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Peter Guthrie Tait

Peter Guthrie Tait was considered one of the best university lecturers of his time, and representative of a Scottish-Cambridge university education (as Thomson and James Clerk Maxwell were). Besides T&T’, Tait produced several other treatises and textbooks. He made fundamental contributions to the theory of quaternions, an advanced algebra that gave rise to vector analysis and was instrumental in the development of modern mathematical physics.

His Elementary Treatise on Quaternions, first published in 1867, and expanded in later editions of 1873 and 1890, was inspired by his study of William Rowan Hamilton’s Lectures on Quaternions (1853) which convinced Tait of the utility of this new algebra in solving physical problems. This copy has had a leaf of workings, seemingly written in George Darwin’s hand, pasted in.

   

 An elementary treatise on quaternions, by P.G. Tait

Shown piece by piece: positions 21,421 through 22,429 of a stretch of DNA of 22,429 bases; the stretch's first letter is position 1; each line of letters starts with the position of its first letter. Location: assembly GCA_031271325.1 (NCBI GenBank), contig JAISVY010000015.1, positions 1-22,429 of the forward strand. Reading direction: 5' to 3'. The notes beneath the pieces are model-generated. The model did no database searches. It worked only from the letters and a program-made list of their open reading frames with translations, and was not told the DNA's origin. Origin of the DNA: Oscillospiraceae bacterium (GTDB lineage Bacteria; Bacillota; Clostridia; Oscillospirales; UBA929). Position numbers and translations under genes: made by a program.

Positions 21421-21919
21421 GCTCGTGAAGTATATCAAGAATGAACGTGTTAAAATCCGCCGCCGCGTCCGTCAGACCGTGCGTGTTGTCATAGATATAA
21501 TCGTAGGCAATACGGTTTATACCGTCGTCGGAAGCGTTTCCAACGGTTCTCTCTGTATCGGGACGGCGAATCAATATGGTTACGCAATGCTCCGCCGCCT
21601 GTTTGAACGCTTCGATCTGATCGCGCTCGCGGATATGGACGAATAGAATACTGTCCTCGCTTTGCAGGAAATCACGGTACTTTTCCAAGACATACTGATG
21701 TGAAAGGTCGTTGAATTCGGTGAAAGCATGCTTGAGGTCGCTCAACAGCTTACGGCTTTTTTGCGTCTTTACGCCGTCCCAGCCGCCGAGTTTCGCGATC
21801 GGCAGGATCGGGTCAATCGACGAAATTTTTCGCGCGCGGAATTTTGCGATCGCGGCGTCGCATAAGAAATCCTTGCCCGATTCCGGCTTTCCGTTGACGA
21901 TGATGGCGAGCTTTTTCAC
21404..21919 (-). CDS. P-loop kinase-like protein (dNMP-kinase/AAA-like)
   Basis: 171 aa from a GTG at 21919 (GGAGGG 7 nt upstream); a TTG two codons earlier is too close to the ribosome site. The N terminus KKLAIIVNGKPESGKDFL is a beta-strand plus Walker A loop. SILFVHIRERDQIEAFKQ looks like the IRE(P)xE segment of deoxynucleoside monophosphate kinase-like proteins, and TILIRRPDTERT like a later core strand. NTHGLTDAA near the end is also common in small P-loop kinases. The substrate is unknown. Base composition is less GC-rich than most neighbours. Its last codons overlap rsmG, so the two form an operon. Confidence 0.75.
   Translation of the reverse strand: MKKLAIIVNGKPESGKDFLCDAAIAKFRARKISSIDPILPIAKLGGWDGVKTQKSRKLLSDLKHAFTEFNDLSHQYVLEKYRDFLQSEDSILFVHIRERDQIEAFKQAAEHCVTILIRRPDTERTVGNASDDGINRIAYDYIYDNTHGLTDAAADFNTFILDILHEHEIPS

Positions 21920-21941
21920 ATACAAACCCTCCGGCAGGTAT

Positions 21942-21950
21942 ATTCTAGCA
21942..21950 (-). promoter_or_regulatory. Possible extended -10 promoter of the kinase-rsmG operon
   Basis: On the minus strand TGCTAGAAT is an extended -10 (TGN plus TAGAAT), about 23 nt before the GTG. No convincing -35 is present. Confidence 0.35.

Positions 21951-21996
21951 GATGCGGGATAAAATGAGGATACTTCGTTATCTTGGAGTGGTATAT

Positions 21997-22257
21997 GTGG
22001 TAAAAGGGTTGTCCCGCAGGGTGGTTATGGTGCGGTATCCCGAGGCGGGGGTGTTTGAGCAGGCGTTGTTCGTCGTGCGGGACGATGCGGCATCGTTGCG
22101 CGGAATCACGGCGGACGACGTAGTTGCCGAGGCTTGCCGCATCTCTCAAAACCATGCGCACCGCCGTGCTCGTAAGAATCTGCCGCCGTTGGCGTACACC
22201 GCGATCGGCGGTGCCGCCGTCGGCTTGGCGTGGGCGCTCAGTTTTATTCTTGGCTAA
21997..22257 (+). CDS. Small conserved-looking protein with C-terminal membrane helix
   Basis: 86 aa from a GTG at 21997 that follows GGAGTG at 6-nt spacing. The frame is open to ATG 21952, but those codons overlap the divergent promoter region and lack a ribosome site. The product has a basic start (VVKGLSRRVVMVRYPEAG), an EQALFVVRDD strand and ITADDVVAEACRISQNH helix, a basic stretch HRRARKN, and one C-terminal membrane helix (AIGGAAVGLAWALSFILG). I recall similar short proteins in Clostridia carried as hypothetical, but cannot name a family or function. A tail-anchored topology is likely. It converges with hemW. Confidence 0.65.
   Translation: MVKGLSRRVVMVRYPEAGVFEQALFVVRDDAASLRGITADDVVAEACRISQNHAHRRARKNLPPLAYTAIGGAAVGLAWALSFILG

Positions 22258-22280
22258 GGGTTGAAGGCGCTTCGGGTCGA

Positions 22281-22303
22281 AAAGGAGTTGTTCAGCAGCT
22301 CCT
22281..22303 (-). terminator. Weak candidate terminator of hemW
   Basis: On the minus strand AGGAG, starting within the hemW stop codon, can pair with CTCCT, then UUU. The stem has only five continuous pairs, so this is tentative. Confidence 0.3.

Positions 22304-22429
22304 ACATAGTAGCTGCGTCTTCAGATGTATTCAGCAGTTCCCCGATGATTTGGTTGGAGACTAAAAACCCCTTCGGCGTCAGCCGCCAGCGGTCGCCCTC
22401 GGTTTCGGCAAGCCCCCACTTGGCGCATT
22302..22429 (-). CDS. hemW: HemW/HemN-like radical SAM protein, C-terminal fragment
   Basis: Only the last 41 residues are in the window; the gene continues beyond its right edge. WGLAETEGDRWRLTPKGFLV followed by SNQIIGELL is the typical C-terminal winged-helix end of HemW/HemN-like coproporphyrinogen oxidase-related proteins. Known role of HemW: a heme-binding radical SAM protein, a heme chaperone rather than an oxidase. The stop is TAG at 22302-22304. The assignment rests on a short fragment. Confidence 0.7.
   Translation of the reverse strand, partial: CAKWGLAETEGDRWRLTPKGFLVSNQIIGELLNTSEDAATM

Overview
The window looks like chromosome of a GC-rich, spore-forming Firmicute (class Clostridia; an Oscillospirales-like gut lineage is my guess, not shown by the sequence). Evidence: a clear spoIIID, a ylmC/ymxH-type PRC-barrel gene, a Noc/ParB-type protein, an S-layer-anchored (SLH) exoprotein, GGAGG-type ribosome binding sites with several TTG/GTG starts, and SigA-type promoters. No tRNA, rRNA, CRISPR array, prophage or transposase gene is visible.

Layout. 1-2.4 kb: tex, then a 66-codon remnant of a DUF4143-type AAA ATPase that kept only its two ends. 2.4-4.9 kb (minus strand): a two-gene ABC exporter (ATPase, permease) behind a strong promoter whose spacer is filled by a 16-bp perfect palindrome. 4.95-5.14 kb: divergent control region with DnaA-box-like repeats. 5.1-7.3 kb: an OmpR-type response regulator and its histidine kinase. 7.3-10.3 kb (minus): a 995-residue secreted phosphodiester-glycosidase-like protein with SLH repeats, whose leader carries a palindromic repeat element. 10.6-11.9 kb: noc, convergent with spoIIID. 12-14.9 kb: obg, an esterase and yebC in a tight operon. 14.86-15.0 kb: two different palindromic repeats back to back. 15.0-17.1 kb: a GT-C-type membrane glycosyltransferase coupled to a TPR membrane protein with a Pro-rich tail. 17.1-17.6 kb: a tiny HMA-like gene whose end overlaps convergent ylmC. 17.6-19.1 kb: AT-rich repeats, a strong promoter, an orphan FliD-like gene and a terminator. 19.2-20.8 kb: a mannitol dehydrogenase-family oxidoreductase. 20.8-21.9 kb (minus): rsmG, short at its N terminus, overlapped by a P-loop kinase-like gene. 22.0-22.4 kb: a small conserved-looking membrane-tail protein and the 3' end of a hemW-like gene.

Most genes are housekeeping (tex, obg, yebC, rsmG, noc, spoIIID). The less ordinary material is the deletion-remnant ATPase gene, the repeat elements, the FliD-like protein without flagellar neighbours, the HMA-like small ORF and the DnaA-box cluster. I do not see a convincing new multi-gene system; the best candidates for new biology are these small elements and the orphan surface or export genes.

Oxford, At the Clarendon Press, 1867.
First edition

 

After the publication of T&T’, Tait concentrated on studies of thermoelectricity and thermal conductivity. His Sketch of thermodynamics grew from two articles he had written on the dynamical theory of heat and the science of energy, both published in 1864 in the North British Review. It was initially prepared as an elementary textbook to support Tait’s teaching at Edinburgh, until the subject could be treated more fully in a later volume of the Treatise on natural philosophy. However, no further volumes of T&T’ appeared. This was the first textbook for students explicitly on the subject of thermodynamics, but it faced some controversy for what was seen as its strong British bias. Signed ‘G.H. Darwin august 1869,’ it contains several marginalia.

Sketch of thermodynamics, by P.G. Tait
Edinburgh, Edmonston and Douglas, 1868.
First edition

 

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